December 15, 2008
Posted: 08:44 AM ET
Joanne, a 26-year-old nurse at the Cleveland Clinic, felt no sex drive for eight years. Nothing, nada, zilch. She wasn't happy, and neither was her boyfriend.
At first she wasn’t quite sure what was to blame for this sudden change, but her psychiatrist knew instantly. Her antidepressants were the culprit, he told her. Studies show antidepressants cause a decrease in sex drive in about one out of three people who take them.
Some 118 million prescriptions for antidepressants are written each year, according to the Centers for Disease Control, and studies show about one in three people who take these drugs experience a decrease in libido. Here are some tips from experts on what to do if it happens to you, whether you’re male or female.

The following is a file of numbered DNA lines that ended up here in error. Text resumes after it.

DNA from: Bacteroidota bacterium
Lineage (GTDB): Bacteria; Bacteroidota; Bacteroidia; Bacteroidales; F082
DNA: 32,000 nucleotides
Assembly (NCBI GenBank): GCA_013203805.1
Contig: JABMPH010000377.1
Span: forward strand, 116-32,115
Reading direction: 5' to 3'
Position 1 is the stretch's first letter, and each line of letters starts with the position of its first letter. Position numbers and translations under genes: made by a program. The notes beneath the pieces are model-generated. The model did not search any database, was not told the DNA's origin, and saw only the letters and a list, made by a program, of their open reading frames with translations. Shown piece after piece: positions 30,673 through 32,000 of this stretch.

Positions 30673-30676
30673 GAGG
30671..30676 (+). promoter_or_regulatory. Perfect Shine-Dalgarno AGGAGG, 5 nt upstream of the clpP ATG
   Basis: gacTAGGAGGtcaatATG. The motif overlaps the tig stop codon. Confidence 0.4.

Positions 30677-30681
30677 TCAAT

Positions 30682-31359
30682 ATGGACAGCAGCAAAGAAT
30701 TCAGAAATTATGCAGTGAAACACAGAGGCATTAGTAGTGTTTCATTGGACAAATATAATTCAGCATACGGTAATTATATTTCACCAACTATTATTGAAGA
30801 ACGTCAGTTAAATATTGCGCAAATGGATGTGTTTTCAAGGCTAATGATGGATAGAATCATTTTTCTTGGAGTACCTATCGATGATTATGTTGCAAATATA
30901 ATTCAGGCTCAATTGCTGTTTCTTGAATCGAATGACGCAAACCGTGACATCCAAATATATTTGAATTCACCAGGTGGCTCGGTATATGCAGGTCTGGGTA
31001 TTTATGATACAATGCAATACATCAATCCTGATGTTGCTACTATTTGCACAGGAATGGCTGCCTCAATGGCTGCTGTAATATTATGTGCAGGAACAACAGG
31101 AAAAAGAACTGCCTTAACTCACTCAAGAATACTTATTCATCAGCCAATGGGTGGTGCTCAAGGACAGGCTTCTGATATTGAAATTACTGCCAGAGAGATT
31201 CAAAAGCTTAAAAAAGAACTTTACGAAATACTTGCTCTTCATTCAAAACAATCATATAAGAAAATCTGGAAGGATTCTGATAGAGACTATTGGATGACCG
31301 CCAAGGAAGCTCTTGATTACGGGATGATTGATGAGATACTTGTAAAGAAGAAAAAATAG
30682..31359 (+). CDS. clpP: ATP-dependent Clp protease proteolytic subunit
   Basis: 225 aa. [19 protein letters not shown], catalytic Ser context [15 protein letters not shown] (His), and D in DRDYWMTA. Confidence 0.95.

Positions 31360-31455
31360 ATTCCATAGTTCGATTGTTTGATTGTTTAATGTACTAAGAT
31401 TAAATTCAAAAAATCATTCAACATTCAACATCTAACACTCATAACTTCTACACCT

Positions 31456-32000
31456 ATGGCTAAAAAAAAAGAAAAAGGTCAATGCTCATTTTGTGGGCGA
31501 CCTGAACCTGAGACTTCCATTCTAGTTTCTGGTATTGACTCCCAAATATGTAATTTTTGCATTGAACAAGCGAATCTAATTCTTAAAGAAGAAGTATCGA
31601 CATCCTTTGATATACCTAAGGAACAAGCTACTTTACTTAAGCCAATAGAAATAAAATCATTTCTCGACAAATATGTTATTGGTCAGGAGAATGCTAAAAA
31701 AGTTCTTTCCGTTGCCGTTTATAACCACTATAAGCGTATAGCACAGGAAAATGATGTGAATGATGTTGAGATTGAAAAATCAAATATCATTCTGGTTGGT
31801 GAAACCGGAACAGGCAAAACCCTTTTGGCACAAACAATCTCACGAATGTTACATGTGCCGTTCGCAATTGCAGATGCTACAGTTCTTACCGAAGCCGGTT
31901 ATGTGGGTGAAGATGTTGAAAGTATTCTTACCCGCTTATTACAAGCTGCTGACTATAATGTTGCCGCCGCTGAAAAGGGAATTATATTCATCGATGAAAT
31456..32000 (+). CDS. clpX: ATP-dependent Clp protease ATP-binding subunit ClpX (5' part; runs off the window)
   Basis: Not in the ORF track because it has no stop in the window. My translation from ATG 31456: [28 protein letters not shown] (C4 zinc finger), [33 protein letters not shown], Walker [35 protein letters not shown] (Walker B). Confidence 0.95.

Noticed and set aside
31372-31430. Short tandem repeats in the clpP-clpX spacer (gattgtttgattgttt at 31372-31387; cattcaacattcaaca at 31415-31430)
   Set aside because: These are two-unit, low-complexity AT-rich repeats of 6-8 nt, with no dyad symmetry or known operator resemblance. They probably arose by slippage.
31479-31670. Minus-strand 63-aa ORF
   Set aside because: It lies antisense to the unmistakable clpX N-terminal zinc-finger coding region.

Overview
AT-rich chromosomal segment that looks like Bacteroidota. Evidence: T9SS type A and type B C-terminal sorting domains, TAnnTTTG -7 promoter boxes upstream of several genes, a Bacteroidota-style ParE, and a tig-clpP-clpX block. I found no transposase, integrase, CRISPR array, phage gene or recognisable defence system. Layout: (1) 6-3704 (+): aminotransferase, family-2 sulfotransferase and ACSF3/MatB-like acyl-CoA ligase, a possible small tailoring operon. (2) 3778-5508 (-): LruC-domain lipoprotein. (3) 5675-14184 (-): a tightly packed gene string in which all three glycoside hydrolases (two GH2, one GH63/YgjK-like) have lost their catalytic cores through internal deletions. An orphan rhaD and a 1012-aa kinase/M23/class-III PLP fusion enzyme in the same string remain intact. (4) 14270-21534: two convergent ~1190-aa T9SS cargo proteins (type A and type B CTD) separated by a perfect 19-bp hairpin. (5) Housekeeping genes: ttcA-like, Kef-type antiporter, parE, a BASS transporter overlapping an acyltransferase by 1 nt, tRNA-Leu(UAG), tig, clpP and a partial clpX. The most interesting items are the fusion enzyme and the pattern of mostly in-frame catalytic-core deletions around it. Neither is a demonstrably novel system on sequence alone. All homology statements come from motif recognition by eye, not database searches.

Talk to your doctor about switching antidepressants: It worked for Joanne (that’s not her real name). When her psychiatrist switched her to a new antidepressant, "All of a sudden, my sex drive went through the roof. It was awesome. It was wonderful," she says.
Talk to your doctor about anti-impotence drugs: These have been prescribed to both men and women who suffer from anti-depressant-induced libido problems, although they’re FDA-approved only for men. Joanne took Cialis when, even after her libido returned, she had trouble reaching orgasm.
Testosterone: Testosterone, produced naturally by both men and women, boosts libido. Synthetic testosterone, however, has been approved only for use with men. Doctors can still prescribe it to women, but make sure you find a doctor who’s familiar with prescribing it to female patients, since the dosages are very different for women than for men.
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